By becoming active in your garden, you have the perfect opportunity to enjoy the great outdoors while feeling good about yourself and your garden.

Gardening is a wonderful way to work all of the major muscle groups and even lose a few pounds.

Here are a few noteworthy statistics: mowing the lawn with a power mower burns 360 calories per hour while the average woman will burn 150 calories during 30 minutes of digging and spading.

Transplanting trees and shrubs will give you a whole body workout with the average woman using up 135 calories every 30 minutes.

Pruning and trimming plants and shrubs also works to keep us in shape by burning off 135 calories every 30 minutes.

Weeding the flowerbeds and vegetable gardens is also good therapeutic exercise taking away 138 calories every half hour. Spring raking is another popular task that is good for both the garden and the gardener, burning off 120 calories each half hour.

Regular plant care strengthens our hands, forearms, shoulders and upper backs. The added bonus is the chance to work out the leg muscles, hamstrings, hips and buttocks.

Just like in any exercise, remember to use the right form and technique to avoid injury. Here are a few tips, published by Chiropractic Ontario, to consider before heading into the garden:

  • Do the “scissors” when you rake: Start with the right leg forward and your left leg back when you rake. Switch legs every few minutes. This will help you from bending and twisting your way into a sore back. Take periodic breaks while you’re working.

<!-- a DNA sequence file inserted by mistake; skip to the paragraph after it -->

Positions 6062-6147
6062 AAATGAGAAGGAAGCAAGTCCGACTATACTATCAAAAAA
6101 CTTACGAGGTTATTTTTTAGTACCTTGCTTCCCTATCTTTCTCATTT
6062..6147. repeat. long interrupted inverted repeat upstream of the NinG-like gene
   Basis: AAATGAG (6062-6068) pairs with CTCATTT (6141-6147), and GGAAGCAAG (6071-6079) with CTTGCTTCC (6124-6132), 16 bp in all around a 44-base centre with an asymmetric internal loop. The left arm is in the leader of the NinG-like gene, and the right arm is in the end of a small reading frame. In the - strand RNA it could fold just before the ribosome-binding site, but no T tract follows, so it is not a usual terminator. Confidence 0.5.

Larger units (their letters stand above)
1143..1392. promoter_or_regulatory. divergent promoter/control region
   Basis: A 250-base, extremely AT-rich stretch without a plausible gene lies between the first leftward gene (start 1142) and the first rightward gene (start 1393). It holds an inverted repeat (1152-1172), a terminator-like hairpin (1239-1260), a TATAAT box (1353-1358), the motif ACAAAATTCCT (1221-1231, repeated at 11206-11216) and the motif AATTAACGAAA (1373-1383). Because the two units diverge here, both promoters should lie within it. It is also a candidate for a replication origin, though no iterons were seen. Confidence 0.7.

• Change hands frequently: Changing hands when raking and hoeing prevents muscle strain on one side of the body. Try to stand as straight as possible with your head upright. Pause every few minutes to stretch.
  • Use long-handled tools: Long-handled tools let you avoid bending forwards and sideways as you work, which can cause you to strain your neck or lower back.
  • Lift properly: Face the object you plan to lift, bend your knees, and draw the load in close to your body. Use the muscle power of your legs to lift. Don’t lift heavy objects above your waist. Ask for help moving big flowerpots and bags of soil or garden waste.
  • Kneel to weed and plant: Constant bending and squatting can put strain on your back, neck and leg muscles. You can buy special kneepads and mats that make kneeling on the ground more comfortable.

Like all good athletes, drink lots of water throughout your gardening exercises and follow up your day with some good stretches. Your body will thank you in the morning.

This summer, why not spend time in the garden and get a workout that is good for the mind, body and soul?

While burning calories and keeping fit, you have a wonderful opportunity to enjoy the great outdoors.